Del Mar CA Real Estate - 42 Homes For Sale | Zillow

Yeah, okay.

Coronado CA Real Estate - 180 Homes For Sale | Zillow

Uh huh. No.

I mean why don't you get on this? They only bumped the price 5million bucks. Ventura, CA.

3102 Solimar Beach Dr, Ventura, CA 93001 is For Sale | Zillow
 
Old 06-01-2015, 07:09 AM
 
9,701 posts, read 7,244,373 times
Reputation: 9846
Quote:
Originally Posted by revelated View Post
If a person makes $400k in California, I guarantee you that's chump change in Boston, MA while you'll live like a king in Washington State or Nevada.
LOL, no.

400k salary isn't "chump change" anywhere on the planet. There is no city in the U.S. where the average salary is even half that. There is no city in the U.S. where the median household income is close to that.

And you wouldn't live any different within the U.S. That makes no sense. All of the U.S. uses the same currency, and basically everything costs the same except for real estate.
 
Old 06-01-2015, 07:26 AM
 
2,998 posts, read 4,699,156 times
Reputation: 2106
San Diego by far
 
Old 06-03-2015, 03:07 PM
 
Location: A subtropical paradise
2,069 posts, read 2,197,388 times
Reputation: 1329
Quote:
Originally Posted by dalparadise View Post
I won't dispute this. But you could likewise make a case for building giant orbiting space baffles that redirect sunlight, mitigate humidity and channel Arctic breezes, skipping over the Plains into the Gulf. The topic is, "best city with no need of A/C & Heat".

Cities like San Francisco and San Diego are excellent places to live without climate control, even without uprooting all the pavement, changing the design of hundreds of existing highrises, employing non-existent technology that you have dreamed up to compensate for Houston's terrible climate. They are clearly "better" in this capacity, wouldn't you agree?

And by the way, 90s temps in Houston's humidity is still uncomfortable to the point of requiring air conditioning.
Those methods I describe though mitigate the unnaturally warmer temps caused by UHI, making them more natural, while the methods you bring up completely cancel out natural effects; false analogy on your part.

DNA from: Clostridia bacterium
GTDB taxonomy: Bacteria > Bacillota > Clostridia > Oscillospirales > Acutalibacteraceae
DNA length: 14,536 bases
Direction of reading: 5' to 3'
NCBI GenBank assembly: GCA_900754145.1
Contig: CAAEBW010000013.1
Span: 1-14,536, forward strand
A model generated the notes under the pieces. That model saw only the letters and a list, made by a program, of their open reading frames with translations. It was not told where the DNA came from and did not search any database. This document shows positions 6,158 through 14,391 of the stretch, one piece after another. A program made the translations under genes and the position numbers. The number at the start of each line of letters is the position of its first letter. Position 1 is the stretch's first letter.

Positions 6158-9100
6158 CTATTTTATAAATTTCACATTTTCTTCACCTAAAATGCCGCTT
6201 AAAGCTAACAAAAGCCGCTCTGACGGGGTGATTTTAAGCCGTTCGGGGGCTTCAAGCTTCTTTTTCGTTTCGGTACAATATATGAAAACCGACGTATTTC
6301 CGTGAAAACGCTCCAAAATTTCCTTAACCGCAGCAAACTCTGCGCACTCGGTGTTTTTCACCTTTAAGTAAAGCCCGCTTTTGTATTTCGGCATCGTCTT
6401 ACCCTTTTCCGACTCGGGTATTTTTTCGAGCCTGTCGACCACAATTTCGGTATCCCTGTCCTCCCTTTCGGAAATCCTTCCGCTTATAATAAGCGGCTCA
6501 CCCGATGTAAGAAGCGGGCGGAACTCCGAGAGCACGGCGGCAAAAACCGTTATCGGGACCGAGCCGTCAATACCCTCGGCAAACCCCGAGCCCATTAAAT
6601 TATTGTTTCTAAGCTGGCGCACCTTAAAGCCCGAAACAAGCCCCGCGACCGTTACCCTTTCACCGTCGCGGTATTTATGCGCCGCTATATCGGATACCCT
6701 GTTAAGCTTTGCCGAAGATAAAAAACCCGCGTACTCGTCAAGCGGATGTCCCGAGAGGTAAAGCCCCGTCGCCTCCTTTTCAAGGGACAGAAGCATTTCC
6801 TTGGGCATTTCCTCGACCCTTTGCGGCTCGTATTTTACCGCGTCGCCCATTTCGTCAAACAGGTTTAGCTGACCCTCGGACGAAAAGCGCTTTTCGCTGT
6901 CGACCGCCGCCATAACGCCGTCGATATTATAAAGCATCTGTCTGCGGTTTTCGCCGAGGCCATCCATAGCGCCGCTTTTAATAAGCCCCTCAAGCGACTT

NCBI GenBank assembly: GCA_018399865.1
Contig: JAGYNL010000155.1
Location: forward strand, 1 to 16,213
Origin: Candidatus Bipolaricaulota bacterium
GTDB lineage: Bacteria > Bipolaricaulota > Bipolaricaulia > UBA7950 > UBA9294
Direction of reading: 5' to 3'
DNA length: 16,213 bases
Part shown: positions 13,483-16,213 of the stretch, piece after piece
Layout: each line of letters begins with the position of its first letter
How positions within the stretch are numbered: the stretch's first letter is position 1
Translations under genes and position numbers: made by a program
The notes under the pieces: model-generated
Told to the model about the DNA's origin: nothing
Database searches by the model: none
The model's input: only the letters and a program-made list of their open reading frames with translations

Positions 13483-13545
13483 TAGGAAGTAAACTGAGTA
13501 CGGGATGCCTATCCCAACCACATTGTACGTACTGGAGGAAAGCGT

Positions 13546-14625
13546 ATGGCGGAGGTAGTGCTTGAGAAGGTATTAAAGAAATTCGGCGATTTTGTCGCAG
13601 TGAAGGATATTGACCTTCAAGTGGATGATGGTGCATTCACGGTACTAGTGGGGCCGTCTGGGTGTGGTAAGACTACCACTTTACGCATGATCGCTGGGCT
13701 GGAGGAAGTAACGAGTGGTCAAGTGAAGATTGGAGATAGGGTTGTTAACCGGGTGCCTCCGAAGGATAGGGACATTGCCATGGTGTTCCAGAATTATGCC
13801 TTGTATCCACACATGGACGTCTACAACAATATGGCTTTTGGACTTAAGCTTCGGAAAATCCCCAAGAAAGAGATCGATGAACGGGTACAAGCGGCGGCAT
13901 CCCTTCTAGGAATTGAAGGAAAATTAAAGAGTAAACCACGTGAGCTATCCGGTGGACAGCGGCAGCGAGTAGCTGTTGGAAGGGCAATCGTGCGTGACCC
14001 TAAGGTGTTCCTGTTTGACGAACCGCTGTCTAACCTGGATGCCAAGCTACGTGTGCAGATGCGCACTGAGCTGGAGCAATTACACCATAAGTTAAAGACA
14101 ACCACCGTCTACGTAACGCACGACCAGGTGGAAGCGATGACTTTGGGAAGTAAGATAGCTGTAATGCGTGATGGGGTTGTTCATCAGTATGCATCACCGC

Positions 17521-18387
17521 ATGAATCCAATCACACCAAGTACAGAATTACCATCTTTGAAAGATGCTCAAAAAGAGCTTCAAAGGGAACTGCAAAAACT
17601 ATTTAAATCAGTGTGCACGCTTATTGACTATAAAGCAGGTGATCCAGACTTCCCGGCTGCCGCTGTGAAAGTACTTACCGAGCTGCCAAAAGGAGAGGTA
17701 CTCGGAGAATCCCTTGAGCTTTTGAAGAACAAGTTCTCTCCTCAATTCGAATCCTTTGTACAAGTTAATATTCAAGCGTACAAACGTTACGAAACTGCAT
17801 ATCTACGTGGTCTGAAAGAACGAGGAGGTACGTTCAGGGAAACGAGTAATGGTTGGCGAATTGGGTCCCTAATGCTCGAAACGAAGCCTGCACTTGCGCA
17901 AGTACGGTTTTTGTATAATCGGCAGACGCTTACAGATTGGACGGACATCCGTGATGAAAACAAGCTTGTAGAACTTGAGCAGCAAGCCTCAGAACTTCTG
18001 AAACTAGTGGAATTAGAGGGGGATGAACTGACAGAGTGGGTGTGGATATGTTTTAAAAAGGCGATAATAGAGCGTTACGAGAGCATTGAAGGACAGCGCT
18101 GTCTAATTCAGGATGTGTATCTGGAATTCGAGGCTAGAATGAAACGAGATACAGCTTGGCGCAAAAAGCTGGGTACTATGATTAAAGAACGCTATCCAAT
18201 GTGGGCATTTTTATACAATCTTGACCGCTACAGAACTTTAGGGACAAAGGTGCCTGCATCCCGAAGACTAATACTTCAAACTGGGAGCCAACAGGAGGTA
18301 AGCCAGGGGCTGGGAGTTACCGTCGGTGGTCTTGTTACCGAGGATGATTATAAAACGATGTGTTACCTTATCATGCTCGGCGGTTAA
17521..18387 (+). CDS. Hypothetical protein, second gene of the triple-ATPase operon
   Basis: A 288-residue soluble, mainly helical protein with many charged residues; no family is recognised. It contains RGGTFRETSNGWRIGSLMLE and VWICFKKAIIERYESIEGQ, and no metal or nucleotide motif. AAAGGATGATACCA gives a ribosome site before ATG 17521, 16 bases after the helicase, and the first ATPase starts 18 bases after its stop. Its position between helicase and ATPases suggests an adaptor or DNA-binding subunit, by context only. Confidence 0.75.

A large amount of the heat (and resulting uncomfort) people experience in Houston is due precisely to such an extreme case of UHI when compared to San Francisco, or San Diego, with all that concrete sprawl where loads of cars drive, spewing polluting exhaust. The petro-chemical complexes in the metro area along parts of Galveston Bay don't help either. However, even with such UHI, the average high for central Houston in the hottest month comes up to 92F, which is already not all that hot; even Cancun is warmer on its hottest month. So, if Houston's UHI is mitigated in any way, summers would be that much more comfortable, probably not even getting out of the upper 80s.

There are specific structural requirements needed to design a house to be comfortable without A/C in hot, humid climates, no doubt. But houses in both San Francisco and San Diego would also need their own specific designs to achieve true comfort without A/C in their own climates. Perhaps not as much design specifics as locations in the South, but nevertheless, specific designs required to keep the home comfortable without A/C.

The thing with "best" is that there are different "bests" for different people; if someone wants to live in a home without A/C, but also wants frequent summer thunderstorms, then none of the West Coast cities would be considered "best" at all. Houston, New Orleans, Charleston, etc all would be better for that person.

Last edited by Yn0hTnA; 06-03-2015 at 03:23 PM..
 
Old 06-03-2015, 05:03 PM
 
9,701 posts, read 7,244,373 times
Reputation: 9846
Is there anyone on this thread besides Yn0hTnA who believes that AC isn't needed in 100 degree weather and 100% humidity? If not, what is the point of this thread. It's one guy trolling about building mud huts in Texas.
 
Old 06-03-2015, 05:24 PM
 
Location: SF Bay Area
15,460 posts, read 25,401,064 times
Reputation: 8931
Quote:
Originally Posted by Yn0hTnA View Post
But houses in both San Francisco and San Diego would also need their own specific designs to achieve true comfort without A/C in their own climates. Perhaps not as much design specifics as locations in the South, but nevertheless, specific designs required to keep the home comfortable without A/C.
Yeah windows and some fans....such specific design challenges there lol
 
Old 06-03-2015, 10:58 PM
 
Location: A subtropical paradise
2,069 posts, read 2,197,388 times
Reputation: 1329
Quote:
Originally Posted by NOLA101 View Post
Is there anyone on this thread besides Yn0hTnA who believes that AC isn't needed in 100 degree weather and 100% humidity? If not, what is the point of this thread. It's one guy trolling about building mud huts in Texas.
Impossible.

Quote:
Originally Posted by sav858 View Post
Yeah windows and some fans....such specific design challenges there lol
If you want true comfort in a home without A/C, it takes more than just windows and fans, even in coastal California.